Actors from the regalian world or those specialised in Defence and Security are brought to scan the digital environment in order to identify elements of risk potentially threatening the security of people, places and organisations.

To do this, many sensors, information sources and types of information that are more or less available, open and structured are used in order to carry out the most secure, reliable and detailed surveillance possible. There is a whole specific lexicon inherent to this sector with numerous acronyms that are often complex to understand for neophytes, which this glossary aims to decipher and simplify for your understanding.

We propose to review the following main acronyms by dissecting their meaning, knowing that they all use the same methodology based on various and varied sources of information and relying on the same process, i.e. the collection of data with a view to analysing and processing them to clarify a more or less strategic decision.  

GEOINT or Geospatial Intelligence refers to information derived from the analysis of images or data relating to a specific spatial location. This imagery was initially used to study and evaluate human activity and geography across the globe in the context of military projects. Its exploitation has been diversified to other uses such as academic research or commercial issues for private sector companies.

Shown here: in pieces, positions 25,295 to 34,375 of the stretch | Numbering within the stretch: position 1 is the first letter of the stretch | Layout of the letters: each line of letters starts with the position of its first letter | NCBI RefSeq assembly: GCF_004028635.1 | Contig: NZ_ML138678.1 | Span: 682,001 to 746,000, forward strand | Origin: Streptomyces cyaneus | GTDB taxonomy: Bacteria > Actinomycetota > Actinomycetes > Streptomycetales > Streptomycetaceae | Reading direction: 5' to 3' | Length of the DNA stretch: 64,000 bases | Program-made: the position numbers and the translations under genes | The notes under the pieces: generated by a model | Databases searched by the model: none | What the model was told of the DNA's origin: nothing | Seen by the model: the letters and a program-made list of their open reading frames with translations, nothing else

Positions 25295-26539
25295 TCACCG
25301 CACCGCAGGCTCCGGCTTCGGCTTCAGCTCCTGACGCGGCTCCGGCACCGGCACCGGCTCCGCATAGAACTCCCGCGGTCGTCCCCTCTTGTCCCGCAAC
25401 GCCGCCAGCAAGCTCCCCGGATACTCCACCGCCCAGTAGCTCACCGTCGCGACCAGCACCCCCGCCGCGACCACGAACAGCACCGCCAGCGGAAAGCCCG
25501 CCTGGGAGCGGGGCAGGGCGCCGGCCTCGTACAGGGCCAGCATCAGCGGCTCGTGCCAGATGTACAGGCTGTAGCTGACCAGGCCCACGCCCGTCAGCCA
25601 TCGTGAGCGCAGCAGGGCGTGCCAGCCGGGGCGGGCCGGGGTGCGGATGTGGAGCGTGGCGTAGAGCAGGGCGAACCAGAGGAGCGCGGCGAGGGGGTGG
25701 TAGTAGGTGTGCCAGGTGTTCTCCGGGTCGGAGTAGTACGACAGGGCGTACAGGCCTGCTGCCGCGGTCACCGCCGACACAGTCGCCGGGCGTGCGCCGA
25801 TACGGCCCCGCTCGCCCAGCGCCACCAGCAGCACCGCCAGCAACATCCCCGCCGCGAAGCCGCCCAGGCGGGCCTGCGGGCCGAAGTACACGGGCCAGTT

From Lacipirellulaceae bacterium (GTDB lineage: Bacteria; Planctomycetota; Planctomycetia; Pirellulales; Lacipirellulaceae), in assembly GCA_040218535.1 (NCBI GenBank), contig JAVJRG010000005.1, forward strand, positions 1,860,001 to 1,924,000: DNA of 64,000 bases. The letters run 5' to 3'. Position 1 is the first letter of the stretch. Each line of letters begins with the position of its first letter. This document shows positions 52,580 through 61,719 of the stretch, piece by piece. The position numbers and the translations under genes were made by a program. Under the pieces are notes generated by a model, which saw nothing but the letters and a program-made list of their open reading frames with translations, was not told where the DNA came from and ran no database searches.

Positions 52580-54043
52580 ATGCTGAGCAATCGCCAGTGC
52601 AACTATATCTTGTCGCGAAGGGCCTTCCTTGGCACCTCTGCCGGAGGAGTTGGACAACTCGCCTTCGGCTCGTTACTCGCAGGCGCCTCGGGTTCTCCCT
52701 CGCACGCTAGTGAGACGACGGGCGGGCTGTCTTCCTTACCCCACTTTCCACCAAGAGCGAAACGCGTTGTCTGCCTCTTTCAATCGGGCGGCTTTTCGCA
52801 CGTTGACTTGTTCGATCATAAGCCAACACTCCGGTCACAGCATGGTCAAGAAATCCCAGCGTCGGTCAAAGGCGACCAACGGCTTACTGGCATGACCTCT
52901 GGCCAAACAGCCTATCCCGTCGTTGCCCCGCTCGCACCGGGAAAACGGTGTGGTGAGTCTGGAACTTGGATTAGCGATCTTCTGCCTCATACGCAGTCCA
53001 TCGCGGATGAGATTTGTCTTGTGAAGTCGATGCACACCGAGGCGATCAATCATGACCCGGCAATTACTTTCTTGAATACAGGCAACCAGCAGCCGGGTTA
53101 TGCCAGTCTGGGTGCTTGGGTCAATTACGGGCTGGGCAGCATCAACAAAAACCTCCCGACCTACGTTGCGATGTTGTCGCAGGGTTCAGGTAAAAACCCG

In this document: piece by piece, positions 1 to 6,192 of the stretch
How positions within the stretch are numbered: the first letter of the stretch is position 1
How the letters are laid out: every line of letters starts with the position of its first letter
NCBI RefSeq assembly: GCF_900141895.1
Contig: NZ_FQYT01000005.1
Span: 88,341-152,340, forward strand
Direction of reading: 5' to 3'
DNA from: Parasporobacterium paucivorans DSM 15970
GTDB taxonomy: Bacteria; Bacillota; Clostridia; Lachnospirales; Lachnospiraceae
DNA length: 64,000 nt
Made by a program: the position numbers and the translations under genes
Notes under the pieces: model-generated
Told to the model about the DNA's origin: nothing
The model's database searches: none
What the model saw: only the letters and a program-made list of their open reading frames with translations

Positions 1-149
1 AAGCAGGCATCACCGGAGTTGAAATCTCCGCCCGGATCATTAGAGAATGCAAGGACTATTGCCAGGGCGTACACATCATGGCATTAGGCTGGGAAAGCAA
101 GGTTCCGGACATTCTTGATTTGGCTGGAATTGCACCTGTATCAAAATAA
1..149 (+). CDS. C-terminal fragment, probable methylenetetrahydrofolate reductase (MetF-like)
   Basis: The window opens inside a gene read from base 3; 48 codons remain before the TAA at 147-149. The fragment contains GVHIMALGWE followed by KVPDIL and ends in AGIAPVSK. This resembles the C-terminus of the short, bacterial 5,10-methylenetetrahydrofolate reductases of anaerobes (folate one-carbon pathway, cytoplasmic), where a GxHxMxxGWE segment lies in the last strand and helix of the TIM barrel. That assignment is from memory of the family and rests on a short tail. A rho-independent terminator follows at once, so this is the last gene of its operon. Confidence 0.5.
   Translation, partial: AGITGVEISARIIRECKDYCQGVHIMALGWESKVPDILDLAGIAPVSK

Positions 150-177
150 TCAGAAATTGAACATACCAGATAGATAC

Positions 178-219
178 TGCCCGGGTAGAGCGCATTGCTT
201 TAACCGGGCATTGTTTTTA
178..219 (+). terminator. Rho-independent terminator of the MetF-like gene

OSINT stands for Open Source Intelligence. It is an intelligence technique used by internal security agencies on both military and civilian investigation projects, but also by journalists in the context of investigations for example. It exploits information such as the web, traditional search engines, social networks, blogs, forums, newspapers, magazines, etc. Any online publication made available and free to the general public. The OSINT system makes it possible to take advantage of the enormous flow of information available in open sources, to select the most relevant and thus to process it in order to obtain the most accurate conclusions possible.